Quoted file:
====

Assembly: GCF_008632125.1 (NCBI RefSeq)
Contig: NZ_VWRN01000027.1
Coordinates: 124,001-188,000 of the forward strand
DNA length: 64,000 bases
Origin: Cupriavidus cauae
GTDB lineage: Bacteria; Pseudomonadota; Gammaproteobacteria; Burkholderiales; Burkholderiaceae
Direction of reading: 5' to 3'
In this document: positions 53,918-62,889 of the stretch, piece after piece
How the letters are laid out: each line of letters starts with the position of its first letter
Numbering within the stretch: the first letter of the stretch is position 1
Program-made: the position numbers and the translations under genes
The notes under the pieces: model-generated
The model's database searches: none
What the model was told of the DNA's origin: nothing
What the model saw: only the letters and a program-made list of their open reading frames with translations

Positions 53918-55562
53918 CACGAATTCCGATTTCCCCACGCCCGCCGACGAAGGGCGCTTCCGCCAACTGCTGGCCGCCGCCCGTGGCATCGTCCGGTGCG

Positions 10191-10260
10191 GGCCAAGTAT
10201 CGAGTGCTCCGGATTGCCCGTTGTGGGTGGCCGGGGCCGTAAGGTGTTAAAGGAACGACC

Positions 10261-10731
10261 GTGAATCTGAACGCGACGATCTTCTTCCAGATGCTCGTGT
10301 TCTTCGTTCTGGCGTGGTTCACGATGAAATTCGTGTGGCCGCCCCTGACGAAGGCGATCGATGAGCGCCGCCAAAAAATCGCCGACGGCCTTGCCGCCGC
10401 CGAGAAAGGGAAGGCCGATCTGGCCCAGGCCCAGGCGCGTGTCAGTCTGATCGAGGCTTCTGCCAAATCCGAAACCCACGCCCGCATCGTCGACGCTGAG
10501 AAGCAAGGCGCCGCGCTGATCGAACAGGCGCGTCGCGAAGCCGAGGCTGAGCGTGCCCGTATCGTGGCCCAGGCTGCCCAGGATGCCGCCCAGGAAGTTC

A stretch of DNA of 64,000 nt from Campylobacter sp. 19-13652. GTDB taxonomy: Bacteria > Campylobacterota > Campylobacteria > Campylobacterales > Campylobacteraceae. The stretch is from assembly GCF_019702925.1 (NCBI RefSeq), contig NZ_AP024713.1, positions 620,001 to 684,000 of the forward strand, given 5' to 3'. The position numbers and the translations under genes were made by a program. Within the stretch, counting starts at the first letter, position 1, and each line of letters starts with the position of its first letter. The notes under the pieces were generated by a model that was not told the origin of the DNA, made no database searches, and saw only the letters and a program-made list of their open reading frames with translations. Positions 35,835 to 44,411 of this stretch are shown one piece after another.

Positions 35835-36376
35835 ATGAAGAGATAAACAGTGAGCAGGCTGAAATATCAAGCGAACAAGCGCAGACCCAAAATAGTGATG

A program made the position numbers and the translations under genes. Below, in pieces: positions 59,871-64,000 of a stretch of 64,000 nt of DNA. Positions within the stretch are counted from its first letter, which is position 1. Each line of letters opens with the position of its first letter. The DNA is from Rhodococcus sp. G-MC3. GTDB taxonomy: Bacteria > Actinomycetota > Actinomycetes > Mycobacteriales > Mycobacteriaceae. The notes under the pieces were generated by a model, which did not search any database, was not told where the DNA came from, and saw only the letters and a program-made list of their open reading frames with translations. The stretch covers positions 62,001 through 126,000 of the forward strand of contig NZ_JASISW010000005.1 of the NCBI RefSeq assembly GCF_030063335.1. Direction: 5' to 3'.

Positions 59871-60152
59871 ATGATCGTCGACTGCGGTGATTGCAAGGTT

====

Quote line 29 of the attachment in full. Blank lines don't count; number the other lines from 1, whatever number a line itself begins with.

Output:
A program made the position numbers and the translations under genes. Below, in pieces: positions 59,871-64,000 of a stretch of 64,000 nt of DNA. Positions within the stretch are counted from its first letter, which is position 1. Each line of letters opens with the position of its first letter. The DNA is from Rhodococcus sp. G-MC3. GTDB taxonomy: Bacteria > Actinomycetota > Actinomycetes > Mycobacteriales > Mycobacteriaceae. The notes under the pieces were generated by a model, which did not search any database, was not told where the DNA came from, and saw only the letters and a program-made list of their open reading frames with translations. The stretch covers positions 62,001 through 126,000 of the forward strand of contig NZ_JASISW010000005.1 of the NCBI RefSeq assembly GCF_030063335.1. Direction: 5' to 3'.